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Thus, for Cubans and their MPLA comrades, the possibility that Angola could revert to racist pre-independence social and political structures was categorically precluded.
How indeed is it possible to make clear that the MPLA victory that Cuban soldiers facilitated was as much against native Angolans as it was in defiance of foreign incursion?
For Cuba, sociocultural resilience operates through tropes that portray the internationalist mission as a self-sacrificing act based on a historical allegiance with a vulnerable sister nation and is rarely articulated as the politico-military collaboration with the MPLA that, in reality, it constituted.
The cultural fault lines that marked the terrain between the MPLA, the FNLA, and UNITA are brought into surprisingly sharp relief in Independencia de Angola, Parte II, the elegant yet neglected documentary made by white Angolan filmmaker Antonio Escudeiro, who was commissioned by the interim Processo Revolucionario em Curso (PREC) (51) government to record for posterity the transition from colony to independent nation, beginning with the Alvor agreements signed in January 1975.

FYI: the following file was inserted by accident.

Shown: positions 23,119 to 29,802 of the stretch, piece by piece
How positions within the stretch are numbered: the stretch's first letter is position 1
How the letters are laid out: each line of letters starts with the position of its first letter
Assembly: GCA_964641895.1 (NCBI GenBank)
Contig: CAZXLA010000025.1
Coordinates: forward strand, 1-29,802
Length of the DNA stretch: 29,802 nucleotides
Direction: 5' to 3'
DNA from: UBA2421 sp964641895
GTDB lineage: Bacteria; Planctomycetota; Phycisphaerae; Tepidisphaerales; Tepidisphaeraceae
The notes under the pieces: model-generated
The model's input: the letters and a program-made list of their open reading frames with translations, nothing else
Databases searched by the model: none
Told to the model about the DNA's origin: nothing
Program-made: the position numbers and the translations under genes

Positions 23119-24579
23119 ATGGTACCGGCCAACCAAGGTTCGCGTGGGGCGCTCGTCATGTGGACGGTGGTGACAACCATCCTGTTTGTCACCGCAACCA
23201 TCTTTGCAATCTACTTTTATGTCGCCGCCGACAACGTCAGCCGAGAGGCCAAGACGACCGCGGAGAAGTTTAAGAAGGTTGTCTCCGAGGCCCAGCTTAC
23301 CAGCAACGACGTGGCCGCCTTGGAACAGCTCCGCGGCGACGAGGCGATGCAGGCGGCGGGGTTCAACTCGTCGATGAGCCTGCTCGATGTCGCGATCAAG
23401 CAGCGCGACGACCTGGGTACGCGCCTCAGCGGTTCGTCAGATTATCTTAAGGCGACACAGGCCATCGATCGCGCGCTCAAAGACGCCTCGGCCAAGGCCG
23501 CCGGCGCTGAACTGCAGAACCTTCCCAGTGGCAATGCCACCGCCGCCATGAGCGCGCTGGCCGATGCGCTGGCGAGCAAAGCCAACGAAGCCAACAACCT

Given that UNITA, with its connections to Washington and Pretoria, was the principal wartime adversary of the Cuban- and Soviet-backed MPLA and that it was only with the death of Savimbi that the brutal conflict came to a shuddering and definitive end, my analysis will focus on key differences between the cultural identities of these two parties as seen in the film.
Even more important is that our concept of resilience can be connected to a certain (unwitting, yet perhaps unavoidable) historical point of contact between the detribalized African under Portuguese colonialism and the anti-tribal African the MPLA espoused.
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